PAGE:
Tuesday, January 11, 2022

The Reverend Dr. Katie Snipes Lancaster

My Neighbor’s Prayer: The Vocabulary of Blessing as Common Bond
A friend of mine was far from home. He grew up in the Gambia and was visiting my parent’s house in suburban Indiana. He asked which direction was east and while everyone else was chit-chatting in the kitchen, he found a quiet place in the living room, and pulled out his prayer mat to pray. Maybe some of you too have been asked this question by a Muslim friend who was visiting your house. Five times a day there is a time for prayer called salat. The repetitive gestures, bodily postures, memorized liturgies, and specific timeframes help give structure to the humbling and impossible task of approaching the divine.

The very first prayer of the day is called “Fajr” and is prayed at the moment when the rays of dawn emerge over the horizon. There is kneeling and bowing, words of praise and silent affirmations, that Allah is the one to whom all glory belongs. Among the ritual words spoken often, like “Allah-hu-Akbar” (Allah is the Greatest) is a phrase that struck me as quite profound: prayer is better than sleep.

What might it mean to offer those words daily, a small reminder that divine connection is most precious? What might shift in your body, in your soul, if you spoke aloud that hearty definition of prayer every morning, especially on the mornings when it was hard to shake sleep from your eyes? It points to commitment, yes. But somehow to me, it also points to an embodied reality; at dawn, maybe your body is still struggling to stand, bow, kneel. Even after the minor ablution called wudu, where your face, arms, elbows, feet, and ankles are washed in running water, dawn can be early. Maybe your mind is still awakening to the reality of sunrise, and the words of prayer are fuzzy. Maybe some mornings it is a mantra akin to “kale is better than cupcakes” where you are trying to talk yourself into loving the thing that is hard to love. But then I imagine, other mornings it rings true across your whole being as nearness to the divine is felt and embodied; prayer is better than sleep. May it be so.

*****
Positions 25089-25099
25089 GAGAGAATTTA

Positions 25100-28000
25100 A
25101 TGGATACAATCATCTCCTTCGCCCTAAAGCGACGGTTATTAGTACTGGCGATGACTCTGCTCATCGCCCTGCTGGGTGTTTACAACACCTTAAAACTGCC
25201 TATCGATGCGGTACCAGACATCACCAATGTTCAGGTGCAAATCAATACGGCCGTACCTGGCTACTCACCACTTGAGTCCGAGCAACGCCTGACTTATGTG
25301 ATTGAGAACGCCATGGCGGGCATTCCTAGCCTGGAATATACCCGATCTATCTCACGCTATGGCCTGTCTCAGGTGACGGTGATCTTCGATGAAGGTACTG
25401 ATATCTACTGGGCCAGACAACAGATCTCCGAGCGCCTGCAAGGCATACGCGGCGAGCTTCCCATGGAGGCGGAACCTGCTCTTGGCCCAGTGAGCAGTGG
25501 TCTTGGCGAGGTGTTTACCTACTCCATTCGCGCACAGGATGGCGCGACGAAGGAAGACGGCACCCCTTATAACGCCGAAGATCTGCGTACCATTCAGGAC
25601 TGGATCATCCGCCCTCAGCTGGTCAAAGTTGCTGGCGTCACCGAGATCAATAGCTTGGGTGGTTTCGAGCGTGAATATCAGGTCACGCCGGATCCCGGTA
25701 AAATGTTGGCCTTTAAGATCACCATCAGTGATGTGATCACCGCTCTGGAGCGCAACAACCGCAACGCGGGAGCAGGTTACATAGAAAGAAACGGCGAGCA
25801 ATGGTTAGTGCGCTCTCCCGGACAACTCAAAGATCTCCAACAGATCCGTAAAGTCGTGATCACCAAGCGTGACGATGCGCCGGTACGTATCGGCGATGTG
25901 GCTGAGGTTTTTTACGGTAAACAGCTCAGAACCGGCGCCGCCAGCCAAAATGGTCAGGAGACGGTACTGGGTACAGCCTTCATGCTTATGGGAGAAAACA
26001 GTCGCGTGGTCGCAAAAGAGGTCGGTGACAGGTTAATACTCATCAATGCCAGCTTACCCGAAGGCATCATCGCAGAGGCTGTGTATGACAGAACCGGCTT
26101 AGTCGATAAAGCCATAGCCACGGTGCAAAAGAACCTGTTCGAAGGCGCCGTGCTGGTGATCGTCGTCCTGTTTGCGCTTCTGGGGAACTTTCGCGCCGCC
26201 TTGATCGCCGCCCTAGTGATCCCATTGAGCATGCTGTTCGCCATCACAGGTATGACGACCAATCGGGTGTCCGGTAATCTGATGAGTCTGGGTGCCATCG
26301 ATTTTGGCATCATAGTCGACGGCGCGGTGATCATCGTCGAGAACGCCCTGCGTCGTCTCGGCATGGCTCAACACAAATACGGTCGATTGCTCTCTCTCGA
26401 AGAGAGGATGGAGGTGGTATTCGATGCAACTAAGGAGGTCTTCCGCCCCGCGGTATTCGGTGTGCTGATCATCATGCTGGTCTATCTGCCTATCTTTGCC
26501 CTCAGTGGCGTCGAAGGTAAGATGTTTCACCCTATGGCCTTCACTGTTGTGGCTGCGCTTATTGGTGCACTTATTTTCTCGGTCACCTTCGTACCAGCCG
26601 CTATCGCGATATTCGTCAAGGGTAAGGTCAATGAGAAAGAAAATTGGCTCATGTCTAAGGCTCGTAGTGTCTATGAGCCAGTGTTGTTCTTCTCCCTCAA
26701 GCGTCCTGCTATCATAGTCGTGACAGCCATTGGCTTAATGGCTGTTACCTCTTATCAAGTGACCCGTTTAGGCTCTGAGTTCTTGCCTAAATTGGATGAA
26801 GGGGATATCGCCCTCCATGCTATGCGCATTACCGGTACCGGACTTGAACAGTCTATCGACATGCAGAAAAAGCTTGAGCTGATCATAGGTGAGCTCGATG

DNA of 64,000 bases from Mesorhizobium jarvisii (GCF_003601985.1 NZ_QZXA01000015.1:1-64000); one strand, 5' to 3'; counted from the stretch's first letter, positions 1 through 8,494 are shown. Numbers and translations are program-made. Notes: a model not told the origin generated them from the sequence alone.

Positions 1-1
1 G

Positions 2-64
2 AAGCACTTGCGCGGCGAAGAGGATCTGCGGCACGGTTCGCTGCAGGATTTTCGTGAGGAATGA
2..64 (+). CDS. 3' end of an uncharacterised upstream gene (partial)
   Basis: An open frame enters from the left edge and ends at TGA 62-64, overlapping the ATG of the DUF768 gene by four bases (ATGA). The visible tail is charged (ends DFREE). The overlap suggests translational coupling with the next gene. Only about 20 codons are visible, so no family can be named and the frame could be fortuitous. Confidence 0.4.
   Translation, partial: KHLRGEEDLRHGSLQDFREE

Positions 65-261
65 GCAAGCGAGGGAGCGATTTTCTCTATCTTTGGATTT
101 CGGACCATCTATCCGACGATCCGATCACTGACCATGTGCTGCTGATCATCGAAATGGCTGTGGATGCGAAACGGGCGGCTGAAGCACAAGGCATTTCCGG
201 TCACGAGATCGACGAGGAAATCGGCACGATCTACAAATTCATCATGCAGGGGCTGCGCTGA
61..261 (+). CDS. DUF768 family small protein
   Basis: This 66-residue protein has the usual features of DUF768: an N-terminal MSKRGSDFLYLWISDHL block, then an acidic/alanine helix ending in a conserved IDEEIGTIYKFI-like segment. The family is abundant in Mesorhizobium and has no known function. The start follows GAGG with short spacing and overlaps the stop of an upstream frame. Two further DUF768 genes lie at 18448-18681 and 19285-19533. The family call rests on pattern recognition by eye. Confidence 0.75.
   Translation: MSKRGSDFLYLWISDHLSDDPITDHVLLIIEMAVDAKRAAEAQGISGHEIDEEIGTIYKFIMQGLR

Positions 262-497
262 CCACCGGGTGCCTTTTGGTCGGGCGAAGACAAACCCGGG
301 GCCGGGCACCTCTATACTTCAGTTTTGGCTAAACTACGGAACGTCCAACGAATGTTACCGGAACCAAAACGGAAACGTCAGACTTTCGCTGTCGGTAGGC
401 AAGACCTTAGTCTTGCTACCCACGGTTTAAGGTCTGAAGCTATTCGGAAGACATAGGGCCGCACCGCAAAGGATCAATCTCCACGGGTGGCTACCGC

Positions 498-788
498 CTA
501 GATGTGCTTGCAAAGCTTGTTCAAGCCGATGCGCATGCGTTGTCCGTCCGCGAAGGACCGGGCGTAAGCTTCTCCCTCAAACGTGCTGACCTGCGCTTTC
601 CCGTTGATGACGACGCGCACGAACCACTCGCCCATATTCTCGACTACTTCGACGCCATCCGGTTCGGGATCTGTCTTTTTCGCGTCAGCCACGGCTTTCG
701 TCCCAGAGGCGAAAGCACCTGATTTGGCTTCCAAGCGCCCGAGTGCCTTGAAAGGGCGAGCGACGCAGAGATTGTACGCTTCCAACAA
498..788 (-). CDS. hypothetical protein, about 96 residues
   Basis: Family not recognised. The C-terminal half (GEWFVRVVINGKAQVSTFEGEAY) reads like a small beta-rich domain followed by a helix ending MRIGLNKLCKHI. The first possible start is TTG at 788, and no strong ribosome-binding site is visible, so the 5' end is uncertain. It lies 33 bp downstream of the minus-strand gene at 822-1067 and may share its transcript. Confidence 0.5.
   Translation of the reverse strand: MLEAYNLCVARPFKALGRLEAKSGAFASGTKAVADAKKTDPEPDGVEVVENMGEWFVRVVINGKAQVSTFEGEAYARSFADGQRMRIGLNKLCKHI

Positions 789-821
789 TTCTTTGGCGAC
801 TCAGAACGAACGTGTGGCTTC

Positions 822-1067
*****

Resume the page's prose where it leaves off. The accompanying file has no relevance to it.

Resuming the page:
My Neighbor’s Prayer
Assalatu khairum-minan-naum

Part of the Fajr: Muslim Morning Prayer

(translated “prayer is better than sleep”)
Amen.